The Observer-Dispatch had an interesting editorial Sunday on solving Utica's fiscal crisis: A three-pronged attack. Certain statements stand out (not necessarily in order of appearance):
There needs to be a city-wide — and a regional — spirit of cooperation as very difficult choices are made. And suburbanites who think that Utica’s fiscal woes don’t affect them are sorely mistaken. In the end, as the urban center goes, so goes the region. . . .
Metro areas that thrive do so because a collective mindset focuses on the hub and works cooperatively. Utica’s population has dwindled not only because people and business have left; much of what once was in the center city has sprawled into the suburbs.
. . . DiNapoli rightly pointed out that Utica’s suburban communities won’t be as attractive to newcomers if the urban center is weak.This blogger could not agree more with these statements. But then the editorial board misses the mark.
. . . the mayor . . . must continue to reach out to neighboring municipalities to establish inter-municipal agreements that can help cut the cost of government.The editorial board assumes that regional partnerships cut the cost of government. But do they really?
How well has regionalization of water and sewer services worked out? Certainly the costs of both services have skyrocketed. While some of the costs are attributable to new state and federal mandates, it cannot be denied that both systems now service more acreage while the population served has dwindled. That means fewer people must pay to maintain more pipes, water and sewage must be transported longer distances, and service vehicles must clock more miles to keep things running. Regionalization, thus, has increased costs -- for everyone. The key to understanding why this happens is population density. Services can be kept affordable when they are confined to densely populated areas. Extending services into less-dense areas increases costs. If the past is predictor of the future, Utica's entry into shared-services agreements will only accelerate sprawl and its own demise, taking the region down with it.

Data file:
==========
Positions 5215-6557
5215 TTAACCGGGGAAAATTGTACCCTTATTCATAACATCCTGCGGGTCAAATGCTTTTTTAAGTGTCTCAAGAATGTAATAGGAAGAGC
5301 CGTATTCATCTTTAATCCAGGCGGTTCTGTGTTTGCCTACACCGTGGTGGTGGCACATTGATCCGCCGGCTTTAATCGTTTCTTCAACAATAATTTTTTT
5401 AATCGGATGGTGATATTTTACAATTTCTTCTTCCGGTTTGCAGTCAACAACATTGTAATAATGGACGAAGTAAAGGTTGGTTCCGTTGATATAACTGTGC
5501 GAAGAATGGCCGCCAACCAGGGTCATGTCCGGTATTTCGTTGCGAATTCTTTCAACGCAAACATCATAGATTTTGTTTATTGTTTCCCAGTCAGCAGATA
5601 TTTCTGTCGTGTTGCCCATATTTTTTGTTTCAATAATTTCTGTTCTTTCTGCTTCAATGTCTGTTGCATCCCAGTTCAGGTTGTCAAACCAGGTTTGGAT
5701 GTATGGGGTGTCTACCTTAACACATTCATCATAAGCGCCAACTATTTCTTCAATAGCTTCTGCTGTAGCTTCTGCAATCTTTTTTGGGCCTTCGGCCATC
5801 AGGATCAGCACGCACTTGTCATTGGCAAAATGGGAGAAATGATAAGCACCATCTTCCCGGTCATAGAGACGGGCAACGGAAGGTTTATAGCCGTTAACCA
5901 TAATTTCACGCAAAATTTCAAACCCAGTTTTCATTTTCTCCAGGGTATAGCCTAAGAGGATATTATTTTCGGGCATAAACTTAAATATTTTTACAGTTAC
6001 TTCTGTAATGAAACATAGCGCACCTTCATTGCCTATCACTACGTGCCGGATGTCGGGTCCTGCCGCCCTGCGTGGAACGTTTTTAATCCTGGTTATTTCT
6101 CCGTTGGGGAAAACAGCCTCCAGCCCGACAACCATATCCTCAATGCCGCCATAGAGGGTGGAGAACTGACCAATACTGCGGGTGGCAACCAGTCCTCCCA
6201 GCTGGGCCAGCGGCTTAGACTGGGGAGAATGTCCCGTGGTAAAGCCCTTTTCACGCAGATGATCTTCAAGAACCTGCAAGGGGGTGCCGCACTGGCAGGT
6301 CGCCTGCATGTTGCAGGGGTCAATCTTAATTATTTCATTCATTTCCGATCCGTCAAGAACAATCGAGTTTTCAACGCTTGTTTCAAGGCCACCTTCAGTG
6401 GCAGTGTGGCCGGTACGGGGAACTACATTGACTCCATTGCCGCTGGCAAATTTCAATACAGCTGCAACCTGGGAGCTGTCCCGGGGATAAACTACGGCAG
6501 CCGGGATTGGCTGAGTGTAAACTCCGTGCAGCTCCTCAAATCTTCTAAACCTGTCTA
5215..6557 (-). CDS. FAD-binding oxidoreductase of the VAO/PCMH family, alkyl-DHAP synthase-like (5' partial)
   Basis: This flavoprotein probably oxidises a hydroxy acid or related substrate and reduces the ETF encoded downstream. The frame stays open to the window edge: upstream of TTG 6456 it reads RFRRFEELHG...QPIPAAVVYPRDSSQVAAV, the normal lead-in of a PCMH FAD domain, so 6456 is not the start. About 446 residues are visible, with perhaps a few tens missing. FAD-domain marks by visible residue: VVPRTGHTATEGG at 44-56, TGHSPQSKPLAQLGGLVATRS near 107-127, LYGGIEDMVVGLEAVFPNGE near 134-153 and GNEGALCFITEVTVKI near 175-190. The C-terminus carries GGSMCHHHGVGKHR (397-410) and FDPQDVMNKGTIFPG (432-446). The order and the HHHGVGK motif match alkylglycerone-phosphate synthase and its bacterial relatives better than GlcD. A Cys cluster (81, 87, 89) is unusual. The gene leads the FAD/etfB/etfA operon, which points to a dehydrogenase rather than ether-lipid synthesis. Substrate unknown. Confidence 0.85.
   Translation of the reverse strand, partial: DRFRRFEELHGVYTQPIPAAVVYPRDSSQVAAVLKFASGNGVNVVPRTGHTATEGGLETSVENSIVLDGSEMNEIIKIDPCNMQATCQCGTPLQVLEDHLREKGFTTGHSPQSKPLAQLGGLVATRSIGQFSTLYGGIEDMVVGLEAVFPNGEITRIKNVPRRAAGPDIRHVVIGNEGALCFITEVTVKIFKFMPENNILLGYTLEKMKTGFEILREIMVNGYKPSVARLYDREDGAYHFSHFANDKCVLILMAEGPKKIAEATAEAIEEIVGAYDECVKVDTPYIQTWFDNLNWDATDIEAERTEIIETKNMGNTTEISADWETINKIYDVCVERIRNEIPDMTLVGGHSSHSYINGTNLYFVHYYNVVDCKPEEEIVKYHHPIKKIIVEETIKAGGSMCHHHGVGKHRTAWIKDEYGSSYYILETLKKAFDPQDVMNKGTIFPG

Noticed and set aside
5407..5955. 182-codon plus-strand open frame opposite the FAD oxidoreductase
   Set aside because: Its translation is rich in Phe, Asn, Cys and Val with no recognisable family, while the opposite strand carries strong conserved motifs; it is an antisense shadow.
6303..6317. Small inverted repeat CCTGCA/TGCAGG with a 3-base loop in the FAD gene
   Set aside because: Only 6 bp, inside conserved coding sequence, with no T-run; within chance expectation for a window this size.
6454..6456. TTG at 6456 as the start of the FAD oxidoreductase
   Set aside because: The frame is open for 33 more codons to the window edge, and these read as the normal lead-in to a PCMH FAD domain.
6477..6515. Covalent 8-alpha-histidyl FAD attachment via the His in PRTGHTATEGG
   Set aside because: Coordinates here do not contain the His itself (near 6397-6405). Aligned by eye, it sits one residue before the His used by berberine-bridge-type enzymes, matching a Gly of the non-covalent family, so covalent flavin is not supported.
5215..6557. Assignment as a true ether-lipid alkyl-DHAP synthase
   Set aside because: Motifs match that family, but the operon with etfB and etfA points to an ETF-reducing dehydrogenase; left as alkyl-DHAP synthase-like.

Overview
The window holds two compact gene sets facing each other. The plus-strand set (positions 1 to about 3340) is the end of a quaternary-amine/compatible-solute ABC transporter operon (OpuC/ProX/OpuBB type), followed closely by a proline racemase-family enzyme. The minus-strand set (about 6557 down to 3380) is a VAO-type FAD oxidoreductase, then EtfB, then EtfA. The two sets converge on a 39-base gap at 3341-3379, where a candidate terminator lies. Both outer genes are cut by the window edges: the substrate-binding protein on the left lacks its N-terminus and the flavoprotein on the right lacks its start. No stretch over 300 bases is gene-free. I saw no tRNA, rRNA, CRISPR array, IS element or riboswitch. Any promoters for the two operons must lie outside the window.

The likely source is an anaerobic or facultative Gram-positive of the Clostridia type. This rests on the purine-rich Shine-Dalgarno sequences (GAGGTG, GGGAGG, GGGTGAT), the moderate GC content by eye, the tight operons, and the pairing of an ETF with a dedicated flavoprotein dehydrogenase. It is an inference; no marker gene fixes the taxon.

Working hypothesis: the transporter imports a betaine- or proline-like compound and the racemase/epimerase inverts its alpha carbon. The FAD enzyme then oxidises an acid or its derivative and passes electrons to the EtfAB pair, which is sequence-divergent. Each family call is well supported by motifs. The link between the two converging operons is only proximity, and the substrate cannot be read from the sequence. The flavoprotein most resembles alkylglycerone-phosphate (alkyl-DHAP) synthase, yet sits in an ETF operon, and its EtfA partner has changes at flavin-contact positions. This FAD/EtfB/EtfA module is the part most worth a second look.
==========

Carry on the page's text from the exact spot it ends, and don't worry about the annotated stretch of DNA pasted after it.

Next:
Though many are reluctant to tear down physical borders between our communities, we must abolish mental ones and embrace a more regional attitude.A "regional attitude" is not enough. As long as Greater Utica remains divided there are financial incentives for the suburbs to sprawl. The region's decline will not reverse until the physical borders actually come down and the people of the region start governing themselves as a region.